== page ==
Veterinarians can learn about llama and alpaca care and gain continuing education credits anytime through an online program out of Kansas State University.
The distance education program, which is in its first year of development, includes training in herd health, nutrition, reproduction, neonatology, medicine, and surgery.
Dr. David E. Anderson, head of agricultural practices in the university's College of Veterinary Medicine Clinical Sciences Department, has received positive feedback from veterinarians who took courses as well as suggestions for new subjects. He and assistant professor Dr. Meredyth L. Jones co-direct the program. They are collaborating with Dr. Dusty Nagy at the University of Missouri-Columbia and Dr. Melanie Boileau at Oklahoma State University.
The five-year initiative to create the continuing education program is funded by a $20,000 grant from the Mid-America Alpaca Foundation.
Foundation President Pete Caffrey, who has raised alpacas for eight years, said the education project started with a conversation he, his wife, and other alpaca breeders had about the difficulties in finding veterinarians with experience treating alpacas. They decided to use profits from an alpaca show and silent auction to increase awareness of the animals. Those profits are split among efforts to increase camelid education for college students and current practitioners.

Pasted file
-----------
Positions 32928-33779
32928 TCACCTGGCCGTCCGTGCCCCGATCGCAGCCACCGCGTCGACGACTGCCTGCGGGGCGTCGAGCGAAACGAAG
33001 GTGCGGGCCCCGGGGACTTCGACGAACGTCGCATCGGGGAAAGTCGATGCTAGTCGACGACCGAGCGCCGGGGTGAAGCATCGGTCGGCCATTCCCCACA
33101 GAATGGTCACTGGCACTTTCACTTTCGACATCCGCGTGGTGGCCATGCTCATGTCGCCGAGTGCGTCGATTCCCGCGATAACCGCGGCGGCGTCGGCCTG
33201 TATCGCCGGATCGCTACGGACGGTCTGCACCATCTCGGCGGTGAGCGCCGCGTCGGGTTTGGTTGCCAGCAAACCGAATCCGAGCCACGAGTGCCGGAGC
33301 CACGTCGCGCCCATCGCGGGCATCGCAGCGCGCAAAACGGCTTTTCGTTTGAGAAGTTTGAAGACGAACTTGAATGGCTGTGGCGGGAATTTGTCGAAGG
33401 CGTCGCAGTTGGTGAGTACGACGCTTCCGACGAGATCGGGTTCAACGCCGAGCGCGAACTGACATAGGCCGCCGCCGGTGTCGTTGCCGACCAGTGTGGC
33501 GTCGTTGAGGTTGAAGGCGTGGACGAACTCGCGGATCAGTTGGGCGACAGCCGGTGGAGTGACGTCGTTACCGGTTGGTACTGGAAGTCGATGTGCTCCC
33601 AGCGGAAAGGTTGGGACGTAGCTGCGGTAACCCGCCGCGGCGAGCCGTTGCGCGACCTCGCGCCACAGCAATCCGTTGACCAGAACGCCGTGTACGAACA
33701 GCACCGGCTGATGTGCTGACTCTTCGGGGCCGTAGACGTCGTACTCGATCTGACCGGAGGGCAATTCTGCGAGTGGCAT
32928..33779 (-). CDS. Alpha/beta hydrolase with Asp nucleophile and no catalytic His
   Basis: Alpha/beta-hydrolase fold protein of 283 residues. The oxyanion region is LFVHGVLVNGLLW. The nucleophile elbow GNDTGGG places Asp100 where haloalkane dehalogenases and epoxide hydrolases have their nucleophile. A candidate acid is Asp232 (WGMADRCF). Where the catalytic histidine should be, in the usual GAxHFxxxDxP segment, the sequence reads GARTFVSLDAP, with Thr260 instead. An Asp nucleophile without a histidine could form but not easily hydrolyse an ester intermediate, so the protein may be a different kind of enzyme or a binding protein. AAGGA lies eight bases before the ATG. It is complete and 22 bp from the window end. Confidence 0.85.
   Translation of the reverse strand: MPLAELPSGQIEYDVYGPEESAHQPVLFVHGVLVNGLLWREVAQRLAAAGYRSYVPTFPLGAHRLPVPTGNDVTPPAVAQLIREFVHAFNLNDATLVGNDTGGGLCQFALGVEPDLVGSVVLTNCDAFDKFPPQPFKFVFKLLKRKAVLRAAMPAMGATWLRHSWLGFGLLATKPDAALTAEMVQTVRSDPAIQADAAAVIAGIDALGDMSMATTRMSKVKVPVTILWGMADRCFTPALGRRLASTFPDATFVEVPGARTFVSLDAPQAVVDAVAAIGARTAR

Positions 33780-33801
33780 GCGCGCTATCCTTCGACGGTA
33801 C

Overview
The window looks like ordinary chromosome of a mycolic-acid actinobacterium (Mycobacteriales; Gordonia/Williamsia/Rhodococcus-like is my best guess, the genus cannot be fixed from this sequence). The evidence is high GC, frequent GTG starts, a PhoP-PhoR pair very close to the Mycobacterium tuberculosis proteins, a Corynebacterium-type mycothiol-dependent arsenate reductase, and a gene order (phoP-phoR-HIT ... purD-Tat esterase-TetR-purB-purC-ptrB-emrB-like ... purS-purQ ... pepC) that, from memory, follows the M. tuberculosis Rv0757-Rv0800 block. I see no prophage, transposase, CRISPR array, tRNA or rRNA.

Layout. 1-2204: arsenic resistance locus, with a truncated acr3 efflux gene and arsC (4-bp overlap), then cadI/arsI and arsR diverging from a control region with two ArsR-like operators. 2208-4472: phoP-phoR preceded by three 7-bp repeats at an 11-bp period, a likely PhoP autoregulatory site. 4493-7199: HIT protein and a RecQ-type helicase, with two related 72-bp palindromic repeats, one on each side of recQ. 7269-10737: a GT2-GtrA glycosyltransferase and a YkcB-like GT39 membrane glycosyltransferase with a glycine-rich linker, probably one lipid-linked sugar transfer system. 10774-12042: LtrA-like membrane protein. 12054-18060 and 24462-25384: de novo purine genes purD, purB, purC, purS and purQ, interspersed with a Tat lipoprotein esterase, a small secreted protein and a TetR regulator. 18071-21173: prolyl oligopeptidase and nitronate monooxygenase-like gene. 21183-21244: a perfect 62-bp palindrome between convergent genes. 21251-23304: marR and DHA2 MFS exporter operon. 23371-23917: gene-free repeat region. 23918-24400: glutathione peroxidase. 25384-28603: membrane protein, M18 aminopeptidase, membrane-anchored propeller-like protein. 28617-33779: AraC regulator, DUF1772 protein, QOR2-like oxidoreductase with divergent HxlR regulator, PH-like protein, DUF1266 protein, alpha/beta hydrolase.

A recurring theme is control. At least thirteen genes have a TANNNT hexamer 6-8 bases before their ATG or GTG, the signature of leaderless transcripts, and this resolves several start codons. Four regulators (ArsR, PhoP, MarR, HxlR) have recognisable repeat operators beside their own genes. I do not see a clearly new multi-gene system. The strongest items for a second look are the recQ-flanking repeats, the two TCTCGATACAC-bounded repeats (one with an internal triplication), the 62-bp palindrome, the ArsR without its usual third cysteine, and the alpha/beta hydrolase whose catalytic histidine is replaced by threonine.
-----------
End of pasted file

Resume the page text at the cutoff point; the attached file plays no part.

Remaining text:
Caffrey hopes there will be between 40 and 60 hours of camelid CE available to veterinarians through the KSU site within the next five years. He expects some of the courses, such as pasture management, may help owners and breeders as well.
The Camelid Distance Education Program Web site is http://www.vet.k-state.edu/education/continuing/.